25th May 2007

Practice Project 2

Hours: 6.0 | Posted in General

Over the past couple evenings, I’ve completed the second pratice project with no major difficulties.  This is a short section of control surface, and incorporates a number of techniques–flush & universal-head riveting, back-riveting, double-flush riveting on the trailing edge, rolling the leading edge, etc.  I decided to mix things up and try out a number of different tools/methods for getting things done, in the interest of being more familiar with tha various options.  The highlights/things learned:

  • This should have been obvious (common sense!), but don’t try to save time by not building fixtures to hold things solid during riveting.  They even give you a diagram of a fixture, and parts to build it, but it seemed to stand up okay on it’s own, so I gave it a shot…nope.  Drilled out 4 rivets I didn’t like.  Built the fixture, and life was good.  A good lesson.
  • I have three flush sets–a straight mushroom, a straight mushroom with a rubber ring around the face, and the swivel mushroom that everyone seems to love.  So far, I’m preferring the straight set with the rubber ring.  Maybe it’s just me, but I had an easier time keeping the gun where I wanted it with that one.  I’m curious to try the swivel set again with a two-person rivet/buck operation–I can see where the swivel would be beneficial, and I think it could shine when the shooter is able to hold it against the surface.  It tended to walk in the direction of gravity when I was one-handing it.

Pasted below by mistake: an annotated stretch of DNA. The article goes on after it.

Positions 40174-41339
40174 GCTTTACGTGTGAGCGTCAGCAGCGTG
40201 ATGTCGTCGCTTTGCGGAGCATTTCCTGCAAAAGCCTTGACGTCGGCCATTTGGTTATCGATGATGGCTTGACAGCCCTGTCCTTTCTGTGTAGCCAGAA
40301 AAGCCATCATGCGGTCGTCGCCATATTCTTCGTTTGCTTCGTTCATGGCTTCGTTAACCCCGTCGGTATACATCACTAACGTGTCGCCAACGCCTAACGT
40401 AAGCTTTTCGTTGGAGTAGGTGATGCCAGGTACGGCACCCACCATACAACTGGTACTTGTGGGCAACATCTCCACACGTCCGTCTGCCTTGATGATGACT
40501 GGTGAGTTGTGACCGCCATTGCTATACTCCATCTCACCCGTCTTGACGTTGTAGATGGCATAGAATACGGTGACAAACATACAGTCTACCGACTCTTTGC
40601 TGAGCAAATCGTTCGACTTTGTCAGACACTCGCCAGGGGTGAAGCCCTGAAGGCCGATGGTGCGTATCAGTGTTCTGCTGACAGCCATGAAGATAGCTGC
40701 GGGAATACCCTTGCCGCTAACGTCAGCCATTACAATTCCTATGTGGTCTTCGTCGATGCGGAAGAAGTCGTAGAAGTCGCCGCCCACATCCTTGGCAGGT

• Duct tape on bucking bars is a goooood thing.  :)   I can also see why people are loving the tungsten bucking bars that are the latest rage online; every tool supplier has added them to their catalog.  Bucking the skin-spar rivets down in there on the second skin is a challenge with a big bar; I ended up grinding a new face on one of the other bars, since nothing was fitting real well.
  • Duct tape on squeezer yokes might also be a good thing; I noticed after the fact that I had put a couple scratches in the spar web while dimpling with the pneumatic squeezer, and had to be careful of where I was with the yoke while riveting.  I might take a look at deburring those sharp edges?  Something to check.
  • Squeezers: The hand squeezer is easier to control, probably because of its light weight.  The pneumatic sets rivets easier!  I’m glad for the pneumatic (my hands, I believe, will thank me sooner than later…with some wrist pain from daily activities, I think it’s a wise choice), but I think having the hand squeezer, even the el-cheapo one I have (US Tool) will come in handy in some cases.
  • My trailing edge came out pretty straight, but I could stand more practice on the double-flush rivets.  I didn’t feel like they were setting well.  They tended to bend over more than squish down, and some of the results left things a bit loose.  I tried a .5 longer rivet in one case, and it may have helped, but still fell over to the side.  I may drill these out and re-do for more practice before doing the rudder & elevators.

So that’s it for the practice projects.  I had hoped to practice priming and such on this one as well, but haven’t ordered any primer yet.  I’ll probably do that on Monday or Tuesday.  I need to deburr and dimple the HS skins, and see how people handle the etch step and/or priming only the rivet lines on skins, with the AFS primer.  (Looking at web pages, seems like most AFS users are priming the entire inner side of the skins, but inconclusive on the etch step.  I wouldn’t think etching the top of the skins would be avoidable, or desired.)

Practice Project 2

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